On January 25, 2022, the ILRC submitted comments in response to the DHS Notice Requesting Comments on “Identifying Recommendations To Support the Work of the Interagency Task Force on the Reunification of Families.” Our comments urge the U.S. government to stop criminal prosecutions for migration, admit wrongdoing and compensate the victims of family separation under the Trump Administration, curb enforcement and detention in the absence of meaningful opportunities for people to gain immigration status, rescind harmful border policies and practices, and expand the interpretation of family unity to ensure that children are not separated from both parental and non-parental caregivers.
On December 21, 2021, the ILRC submitted comments raising concerns on the form that ICE plans to utilize to allow the public to submit tips on suspicious or criminal activity. ILRC raised concerns with ICE’s use of this form given the high likelihood that information submitted will be unreliable or outright false, which has the potential to significantly harm immigrant communities. Particularly at risk are communities that have been historically targeted for hate crimes and targeted by ICE for discriminatory purposes as well as domestic violence survivors and immigrant communities already vulnerable to exploitation. The comment urges ICE to discontinue the use of this form.
On November 18, 2021, the ILRC submitted comments making recommendations to USCIS regarding the agency’s proposed regulation on the Deferred Action for Childhood Arrivals (DACA) program. ILRC focused on recommendations that address the need for USCIS to create standards within this regulation to ensure equitable and consistent treatment for DACA applicants.
On November 5, 2021, the ILRC participated in comments to USCIS with the Naturalization Working Group concerning proposed revisions to the N-648 form for Medical Certification for Disability Exception for naturalization applicants. The form revisions overall represent an improvement over prior versions by shortening the form and eliminating irrelevant questions. The comment also urges USCIS to withdraw 2018 – 2020 changes to volume 12 of the USCIS policy manual that continue to unnecessarily limit eligibility for disability waiver applicants.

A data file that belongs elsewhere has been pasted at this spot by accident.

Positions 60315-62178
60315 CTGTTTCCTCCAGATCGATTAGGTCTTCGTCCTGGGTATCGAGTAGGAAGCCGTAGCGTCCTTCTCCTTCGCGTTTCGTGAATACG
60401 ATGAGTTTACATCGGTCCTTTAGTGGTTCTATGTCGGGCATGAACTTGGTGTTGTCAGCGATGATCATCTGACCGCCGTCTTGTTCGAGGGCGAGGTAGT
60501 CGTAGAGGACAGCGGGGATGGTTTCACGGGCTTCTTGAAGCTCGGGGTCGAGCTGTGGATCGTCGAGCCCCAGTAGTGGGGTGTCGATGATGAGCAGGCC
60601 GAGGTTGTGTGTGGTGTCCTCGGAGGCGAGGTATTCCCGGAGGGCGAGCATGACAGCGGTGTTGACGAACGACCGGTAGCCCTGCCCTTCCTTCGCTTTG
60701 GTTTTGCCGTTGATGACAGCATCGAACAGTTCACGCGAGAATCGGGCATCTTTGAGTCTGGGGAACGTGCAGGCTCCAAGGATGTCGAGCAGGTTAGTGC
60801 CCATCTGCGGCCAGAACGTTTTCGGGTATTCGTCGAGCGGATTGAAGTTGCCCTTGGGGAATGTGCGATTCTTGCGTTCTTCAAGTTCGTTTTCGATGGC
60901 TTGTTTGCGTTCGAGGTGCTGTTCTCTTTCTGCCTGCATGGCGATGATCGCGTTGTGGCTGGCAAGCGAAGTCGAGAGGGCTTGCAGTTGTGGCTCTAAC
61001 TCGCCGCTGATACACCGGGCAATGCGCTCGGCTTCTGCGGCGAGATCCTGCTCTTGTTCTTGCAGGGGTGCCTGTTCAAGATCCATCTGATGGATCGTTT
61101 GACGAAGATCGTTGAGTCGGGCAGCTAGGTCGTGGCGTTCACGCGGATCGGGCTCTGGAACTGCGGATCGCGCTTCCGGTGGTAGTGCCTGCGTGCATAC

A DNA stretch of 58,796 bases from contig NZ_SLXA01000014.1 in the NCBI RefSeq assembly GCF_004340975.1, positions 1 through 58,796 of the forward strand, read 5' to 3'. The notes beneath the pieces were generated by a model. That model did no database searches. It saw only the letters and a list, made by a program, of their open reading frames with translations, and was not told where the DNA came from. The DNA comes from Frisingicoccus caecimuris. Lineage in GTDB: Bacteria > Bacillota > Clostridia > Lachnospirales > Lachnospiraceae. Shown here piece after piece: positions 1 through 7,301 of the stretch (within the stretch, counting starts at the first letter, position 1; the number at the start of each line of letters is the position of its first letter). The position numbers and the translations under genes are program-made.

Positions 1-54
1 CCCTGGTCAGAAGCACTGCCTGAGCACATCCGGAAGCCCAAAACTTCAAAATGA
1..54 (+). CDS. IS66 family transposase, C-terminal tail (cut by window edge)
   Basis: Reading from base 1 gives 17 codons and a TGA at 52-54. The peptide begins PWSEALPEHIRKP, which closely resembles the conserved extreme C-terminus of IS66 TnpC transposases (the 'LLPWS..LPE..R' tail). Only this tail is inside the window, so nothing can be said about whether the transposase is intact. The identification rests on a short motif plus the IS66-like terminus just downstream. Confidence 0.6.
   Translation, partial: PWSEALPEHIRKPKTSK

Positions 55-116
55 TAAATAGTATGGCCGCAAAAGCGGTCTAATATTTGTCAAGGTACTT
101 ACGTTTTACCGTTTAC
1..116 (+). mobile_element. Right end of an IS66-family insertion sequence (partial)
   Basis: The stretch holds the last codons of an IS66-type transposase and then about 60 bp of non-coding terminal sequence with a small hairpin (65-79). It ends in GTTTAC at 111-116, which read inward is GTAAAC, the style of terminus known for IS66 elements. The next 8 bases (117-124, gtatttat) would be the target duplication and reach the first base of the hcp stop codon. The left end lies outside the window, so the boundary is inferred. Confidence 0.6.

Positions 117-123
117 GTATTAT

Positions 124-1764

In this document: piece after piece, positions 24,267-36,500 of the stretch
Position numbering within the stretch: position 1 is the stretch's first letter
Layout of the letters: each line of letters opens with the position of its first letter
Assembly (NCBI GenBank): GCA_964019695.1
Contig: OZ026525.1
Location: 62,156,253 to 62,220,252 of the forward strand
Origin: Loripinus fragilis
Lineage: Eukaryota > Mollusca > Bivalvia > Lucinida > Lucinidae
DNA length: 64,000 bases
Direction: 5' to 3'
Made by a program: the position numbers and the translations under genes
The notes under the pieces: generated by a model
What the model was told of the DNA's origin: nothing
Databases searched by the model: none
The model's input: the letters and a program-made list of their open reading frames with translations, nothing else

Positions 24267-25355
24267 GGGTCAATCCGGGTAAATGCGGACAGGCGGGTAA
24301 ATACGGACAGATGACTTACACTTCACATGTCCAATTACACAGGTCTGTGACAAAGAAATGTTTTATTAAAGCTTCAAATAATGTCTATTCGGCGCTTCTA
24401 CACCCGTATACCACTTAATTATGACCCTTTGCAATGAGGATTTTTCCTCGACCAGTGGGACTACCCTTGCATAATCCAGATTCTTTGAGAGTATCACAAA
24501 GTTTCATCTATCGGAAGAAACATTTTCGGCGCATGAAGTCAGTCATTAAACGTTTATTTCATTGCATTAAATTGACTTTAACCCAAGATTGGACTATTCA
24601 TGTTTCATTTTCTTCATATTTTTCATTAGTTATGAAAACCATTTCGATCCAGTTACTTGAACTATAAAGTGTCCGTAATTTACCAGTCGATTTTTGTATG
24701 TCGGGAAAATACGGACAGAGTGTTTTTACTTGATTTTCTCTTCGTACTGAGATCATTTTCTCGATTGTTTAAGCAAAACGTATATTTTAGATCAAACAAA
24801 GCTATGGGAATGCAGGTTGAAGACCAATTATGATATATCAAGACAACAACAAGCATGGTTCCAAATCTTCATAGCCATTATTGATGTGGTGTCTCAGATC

The ILRC, along with 96 international and national organizations, urge the Department of Homeland Security (DHS) to halt the use of denaturalization, a racialized and criminalizing tactic to determine who belongs in the United States.
On October 19, 2021, the ILRC submitted comments raising concerns about USCIS’ proposed regulation changing the procedures for credible fear screenings and asylum. While the proposed regulation contains some provisions that would improve the current system, it also poses a significant risk to asylum seekers’ right to a full, fair and consistent hearing of their claims.
The ILRC submitted comments to the U.S. Department of State (DOS) on October 14, 2021. DOS had solicited public input on recommendations for changes needed at the agency in a federal register notice on September 16, 2021.
The ILRC wrote this document to provide recommendations for changes to the Policy Manual that USCIS can immediately implement to rectify the previous administration’s policies, increase access to immigration benefits, and reduce backlogs.
ILRC submitted this comment to commend USCIS on the recent update to the USCIS Policy Manual, entitled “Assisted Reproductive Technology and In-Wedlock Determinations for Immigration and Citizenship Purposes.” We applaud USCIS on this update and clarification, which was necessary to comport with evolving reproductive technology and address disparate treatment under previous guidance. The change will improve the fair interpretation of “wedlock” in acquisition of citizenship cases and help ensure access to citizenship for all who qualify.
Joint Advocacy Letter to USCIS on Liberian Refugee Immigration Fairness Act (LRIF) – Expired Passports Should be Accepted as Primary Evidence of Nationality
In July 2021, African Communities Together, the UndocuBlack Network, and the Immigrant Legal Resource Center submitted a memo to USCIS outlining the reasons that an expired Liberian passport should be considered primary evidence of nationality for LRIF eligibility.